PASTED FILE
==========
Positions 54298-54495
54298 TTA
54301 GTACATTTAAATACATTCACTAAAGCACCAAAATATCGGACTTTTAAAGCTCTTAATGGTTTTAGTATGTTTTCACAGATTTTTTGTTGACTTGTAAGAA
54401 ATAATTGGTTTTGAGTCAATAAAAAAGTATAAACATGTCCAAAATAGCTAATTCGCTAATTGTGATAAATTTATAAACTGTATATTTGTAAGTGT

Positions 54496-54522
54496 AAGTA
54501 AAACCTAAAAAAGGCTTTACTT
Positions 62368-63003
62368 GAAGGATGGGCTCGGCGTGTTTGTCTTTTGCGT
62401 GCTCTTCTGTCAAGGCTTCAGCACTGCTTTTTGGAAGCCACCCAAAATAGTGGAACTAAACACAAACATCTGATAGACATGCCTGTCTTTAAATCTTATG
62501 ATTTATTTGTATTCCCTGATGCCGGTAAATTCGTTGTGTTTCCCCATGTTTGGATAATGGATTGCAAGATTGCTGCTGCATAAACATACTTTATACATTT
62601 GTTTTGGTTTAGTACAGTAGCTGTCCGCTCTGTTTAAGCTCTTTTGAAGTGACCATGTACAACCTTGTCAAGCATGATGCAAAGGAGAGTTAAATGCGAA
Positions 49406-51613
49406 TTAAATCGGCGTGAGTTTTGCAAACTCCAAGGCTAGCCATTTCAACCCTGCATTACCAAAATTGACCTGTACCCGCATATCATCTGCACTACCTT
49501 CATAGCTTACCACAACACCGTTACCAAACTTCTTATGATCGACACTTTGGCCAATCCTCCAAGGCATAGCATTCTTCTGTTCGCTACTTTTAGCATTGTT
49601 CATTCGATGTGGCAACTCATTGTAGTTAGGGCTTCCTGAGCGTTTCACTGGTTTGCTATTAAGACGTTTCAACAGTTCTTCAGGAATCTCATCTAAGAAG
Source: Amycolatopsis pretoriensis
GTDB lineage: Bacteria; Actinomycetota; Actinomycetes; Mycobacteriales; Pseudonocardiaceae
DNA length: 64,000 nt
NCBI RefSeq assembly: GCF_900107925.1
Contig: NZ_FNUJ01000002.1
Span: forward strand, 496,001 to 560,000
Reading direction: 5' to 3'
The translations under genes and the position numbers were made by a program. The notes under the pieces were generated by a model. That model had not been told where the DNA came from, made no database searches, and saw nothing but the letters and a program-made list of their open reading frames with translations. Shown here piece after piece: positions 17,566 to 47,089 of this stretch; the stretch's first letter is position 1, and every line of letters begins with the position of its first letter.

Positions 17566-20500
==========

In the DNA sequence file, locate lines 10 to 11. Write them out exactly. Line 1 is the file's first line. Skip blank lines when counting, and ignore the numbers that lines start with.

62401 GCTCTTCTGTCAAGGCTTCAGCACTGCTTTTTGGAAGCCACCCAAAATAGTGGAACTAAACACAAACATCTGATAGACATGCCTGTCTTTAAATCTTATG
62501 ATTTATTTGTATTCCCTGATGCCGGTAAATTCGTTGTGTTTCCCCATGTTTGGATAATGGATTGCAAGATTGCTGCTGCATAAACATACTTTATACATTT